Branden Jacobs-Jenkins adapts a 500-year-old morality play for Signature Theatre.
Can actors play ideas? They do in Branden Jacobs-Jenkins' Everybody, now making its world premiere with Signature Theatre. Specifically, the actors in this nine-person cast are called to portray roles like "Friendship," "Understanding," and "All the Sh*tty Things" — put that on your résumé. It is just one of the many admirable experiments in a new play that is at turns ambitious, witty, and a bit dull.
I say "experiments," but the concept behind Everybody is actually quite old. It is based on the anonymous 15th-century morality play The Summoning of Everyman, which places man in dialogue with personified concepts in order to convince viewers to embrace a godly life of good deeds (a concept that naturally takes the form of a sickly maiden). As mentioned, the actors in this adaptation also play abstractions, but with the exception of God (Jocelyn Bioh) and Death (an oddly convincing Marylouise Burke), they rotate parts every night based on a random drawing. While I note the actors in the roles as I saw them, they are unlikely to repeat this exact casting, which is a thrilling commitment to the power of live performance that also allows for a variety of actors to portray the central role. It is the most innovative aspect of this surprisingly tepid treatment of the story.
Death calls Everybody (Brooke Bloom) to her final resting place, but Everybody protests that she is unprepared. She asks if she could be given time to find a companion to join her on this frightening journey. "Sure," Death enthusiastically replies, "if any were brave enough to come with you." But after initially promising to go "to hell and back" for her, Friendship (David Patrick Kelly) flakes, as do Kinship (Lakisha Michelle May) and Cousinship (Michael Braun). Stuff (Louis Cancelmi) is far more comforting, but as Kaufman and Hart taught us, you can't take it with you. Love (Chris Perfetti) is willing to go along for the ride, but Everybody has to sacrifice some dignity first. This all works up to an undeniable truth: Everybody dies alone.
As he did with An Octoroon, Jacobs-Jenkins takes an old play largely forgotten by the modern repertory and adapts it for contemporary eyes and ears. Despite its metatheatricality and prodigious sass, Everybody is not so much a deconstruction as it is a transposition, an attempt to plumb the timeless lessons of this didactic work of Catholic drama and convey them to an audience in 2017.
The change of title from Everyman to the more inclusionary (some might say "politically correct") Everybody hints at the manner in which Jacobs-Jenkins retrofits the play for modern consumption. He removes the parts about confession and penance, but adds references to capitalism and social media, explicitly showing how the themes of the play relate to our lives. His approach is a little more artful in the blackouts between these scenes: Sitting in complete darkness, we hear the sound of friends chatting about dreams, a conversation that quickly devolves into accusations of racism and myopia. The speakers seem to purposefully seek out an excuse to be offended and then destroy the person who originated that offense, almost as a form of entertainment. In the age of Facebook flame wars, these examples of wrath feel uncomfortably on point.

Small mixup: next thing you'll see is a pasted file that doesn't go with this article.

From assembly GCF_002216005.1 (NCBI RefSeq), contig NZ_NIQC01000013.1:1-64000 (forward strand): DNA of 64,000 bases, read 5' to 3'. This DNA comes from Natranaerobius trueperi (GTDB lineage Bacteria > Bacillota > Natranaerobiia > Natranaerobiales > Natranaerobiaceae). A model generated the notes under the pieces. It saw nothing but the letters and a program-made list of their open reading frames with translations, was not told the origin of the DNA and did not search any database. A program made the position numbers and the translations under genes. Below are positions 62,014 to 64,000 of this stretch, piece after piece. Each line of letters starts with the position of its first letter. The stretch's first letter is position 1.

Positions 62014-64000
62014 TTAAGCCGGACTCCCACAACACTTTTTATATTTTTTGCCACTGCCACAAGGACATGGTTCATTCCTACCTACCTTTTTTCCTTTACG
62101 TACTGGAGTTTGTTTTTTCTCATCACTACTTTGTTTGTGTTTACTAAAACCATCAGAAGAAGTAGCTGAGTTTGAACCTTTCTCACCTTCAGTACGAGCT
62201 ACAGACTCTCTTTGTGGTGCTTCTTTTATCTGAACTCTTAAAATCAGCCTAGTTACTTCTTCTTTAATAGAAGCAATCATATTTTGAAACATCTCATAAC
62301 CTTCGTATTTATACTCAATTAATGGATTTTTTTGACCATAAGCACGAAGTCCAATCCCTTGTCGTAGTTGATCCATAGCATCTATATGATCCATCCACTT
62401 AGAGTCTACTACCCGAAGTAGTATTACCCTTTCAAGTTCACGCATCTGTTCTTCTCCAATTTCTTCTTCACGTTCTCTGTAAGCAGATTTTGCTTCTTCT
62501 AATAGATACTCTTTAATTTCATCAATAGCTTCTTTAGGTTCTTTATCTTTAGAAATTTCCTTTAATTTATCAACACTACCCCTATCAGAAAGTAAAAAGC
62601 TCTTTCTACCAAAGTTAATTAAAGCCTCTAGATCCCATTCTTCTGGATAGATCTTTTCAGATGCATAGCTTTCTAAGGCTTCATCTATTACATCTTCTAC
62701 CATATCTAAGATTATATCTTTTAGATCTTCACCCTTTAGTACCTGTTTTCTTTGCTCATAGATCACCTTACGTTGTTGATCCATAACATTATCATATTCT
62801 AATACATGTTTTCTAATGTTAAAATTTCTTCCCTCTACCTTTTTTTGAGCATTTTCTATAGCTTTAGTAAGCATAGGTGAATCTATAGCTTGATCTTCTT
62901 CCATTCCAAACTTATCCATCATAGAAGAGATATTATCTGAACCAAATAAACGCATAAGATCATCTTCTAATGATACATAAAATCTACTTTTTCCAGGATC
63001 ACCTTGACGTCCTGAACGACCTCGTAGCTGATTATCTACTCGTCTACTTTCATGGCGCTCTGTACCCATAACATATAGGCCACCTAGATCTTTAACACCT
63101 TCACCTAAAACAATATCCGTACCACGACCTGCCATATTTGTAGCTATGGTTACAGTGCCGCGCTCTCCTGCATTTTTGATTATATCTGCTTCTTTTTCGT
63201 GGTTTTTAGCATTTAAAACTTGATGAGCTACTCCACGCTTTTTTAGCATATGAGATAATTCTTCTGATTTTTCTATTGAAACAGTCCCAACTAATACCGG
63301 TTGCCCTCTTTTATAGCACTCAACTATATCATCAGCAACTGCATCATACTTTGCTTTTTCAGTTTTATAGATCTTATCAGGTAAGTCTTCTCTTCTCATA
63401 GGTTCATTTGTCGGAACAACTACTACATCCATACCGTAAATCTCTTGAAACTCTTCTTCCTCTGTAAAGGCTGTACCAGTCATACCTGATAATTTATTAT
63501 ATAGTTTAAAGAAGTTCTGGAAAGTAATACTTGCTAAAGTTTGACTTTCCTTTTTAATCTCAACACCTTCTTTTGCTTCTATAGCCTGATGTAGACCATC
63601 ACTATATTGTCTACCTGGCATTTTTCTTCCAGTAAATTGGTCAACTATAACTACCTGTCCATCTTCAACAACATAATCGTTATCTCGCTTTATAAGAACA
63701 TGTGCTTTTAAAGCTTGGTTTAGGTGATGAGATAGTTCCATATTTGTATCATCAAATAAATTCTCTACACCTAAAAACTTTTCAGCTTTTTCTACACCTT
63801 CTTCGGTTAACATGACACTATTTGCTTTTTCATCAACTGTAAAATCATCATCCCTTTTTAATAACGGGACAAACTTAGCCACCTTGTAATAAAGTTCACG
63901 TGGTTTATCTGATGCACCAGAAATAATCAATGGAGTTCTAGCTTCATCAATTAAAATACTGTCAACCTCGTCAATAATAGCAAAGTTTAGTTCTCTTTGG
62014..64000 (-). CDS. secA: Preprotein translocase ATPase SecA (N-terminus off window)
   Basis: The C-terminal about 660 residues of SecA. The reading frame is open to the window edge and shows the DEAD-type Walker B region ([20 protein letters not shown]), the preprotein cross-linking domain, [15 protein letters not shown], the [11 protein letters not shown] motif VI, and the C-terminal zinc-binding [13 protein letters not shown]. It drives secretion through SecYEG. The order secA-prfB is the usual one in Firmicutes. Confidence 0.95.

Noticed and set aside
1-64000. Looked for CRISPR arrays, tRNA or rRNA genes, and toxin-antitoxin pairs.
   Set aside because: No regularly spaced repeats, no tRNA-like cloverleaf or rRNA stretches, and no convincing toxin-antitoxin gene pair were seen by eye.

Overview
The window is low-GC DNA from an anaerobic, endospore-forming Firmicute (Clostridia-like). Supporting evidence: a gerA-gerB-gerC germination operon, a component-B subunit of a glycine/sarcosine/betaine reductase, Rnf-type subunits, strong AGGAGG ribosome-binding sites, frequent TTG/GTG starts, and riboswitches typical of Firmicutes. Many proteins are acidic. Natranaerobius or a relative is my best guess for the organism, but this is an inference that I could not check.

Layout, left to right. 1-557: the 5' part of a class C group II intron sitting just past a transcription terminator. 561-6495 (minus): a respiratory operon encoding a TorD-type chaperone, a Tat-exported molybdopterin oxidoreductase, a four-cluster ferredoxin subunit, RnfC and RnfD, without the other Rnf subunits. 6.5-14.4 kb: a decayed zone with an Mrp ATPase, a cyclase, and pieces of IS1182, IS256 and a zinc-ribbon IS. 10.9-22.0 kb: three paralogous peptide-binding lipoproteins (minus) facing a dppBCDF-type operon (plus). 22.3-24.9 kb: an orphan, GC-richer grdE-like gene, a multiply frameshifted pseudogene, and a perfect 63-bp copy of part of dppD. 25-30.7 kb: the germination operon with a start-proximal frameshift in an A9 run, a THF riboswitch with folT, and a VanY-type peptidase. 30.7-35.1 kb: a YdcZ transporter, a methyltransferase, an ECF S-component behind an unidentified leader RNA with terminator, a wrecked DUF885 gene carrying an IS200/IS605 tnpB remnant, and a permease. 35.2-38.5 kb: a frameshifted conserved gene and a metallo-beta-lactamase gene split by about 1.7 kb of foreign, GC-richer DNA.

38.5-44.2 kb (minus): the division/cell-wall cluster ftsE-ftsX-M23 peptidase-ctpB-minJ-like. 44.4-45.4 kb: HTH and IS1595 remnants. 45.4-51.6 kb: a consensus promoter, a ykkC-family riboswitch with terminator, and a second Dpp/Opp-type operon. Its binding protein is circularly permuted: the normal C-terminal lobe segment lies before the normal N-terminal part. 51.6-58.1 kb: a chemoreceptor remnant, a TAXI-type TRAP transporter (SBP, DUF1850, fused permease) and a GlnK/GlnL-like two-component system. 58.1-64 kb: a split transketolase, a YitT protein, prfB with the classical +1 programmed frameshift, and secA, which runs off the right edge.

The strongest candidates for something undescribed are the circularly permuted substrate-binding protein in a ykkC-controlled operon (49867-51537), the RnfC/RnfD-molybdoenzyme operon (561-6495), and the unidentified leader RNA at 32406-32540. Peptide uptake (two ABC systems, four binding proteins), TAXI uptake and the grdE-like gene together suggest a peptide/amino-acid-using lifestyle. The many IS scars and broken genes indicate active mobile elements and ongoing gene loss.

The actors convincingly embody their various roles with human specificity: Cancelmi's Stuff is simultaneously seductive and cold. Perfetti plays Love like a misunderstood and inexplicably attractive boyfriend. Lilyana Tiare Cornell rounds out the cast as an adorably insistent Time. These solid performances still don't fully rescue the play from its didactic origins. Dress a medieval morality play up in 21st-century slang and it comes off sounding like a skit for incoming college freshman performed by the resident assistants of purgatory.
The one time we really feel like we are encountering the unexplained comes during an early monologue by God about what a disappointment we humans are: Bioh moves deliberately yet awkwardly, as if she were not fully in control of her body. Her eyes point off in different directions, suggesting blindness — an omniscient deity doesn't really need frail mortal senses to see where she is going. It is a bewitching performance.
Nothing in director Lila Neugebauer's high-design production quite rises to the tone set in those austere first 10 minutes, but it is often very impressive. Laura Jellinek's set is an imposing rock wall hiding some big surprises. Raja Feather Kelly choreographs a ballet that features giant puppets and nightclub lighting by Matt Frey. Taken with Brandon Wolcott's pulsating original music, it all comes to resemble the Chromolume from Sunday in the Park with George. It is an awfully extravagant departure from Everyman, a play designed to be produced by any poor town parish.
Like the original, Everybody has a closing statement that bangs us over the head with a moral, in case the preceding 100 minutes of heavy-handed parable wasn't enough to encourage us to form one on our own. Jacob-Jenkins cannot be accused of deviating from the morality play form to push his own agenda, but we really wish he would. It would make for a far livelier and more challenging night at the theater.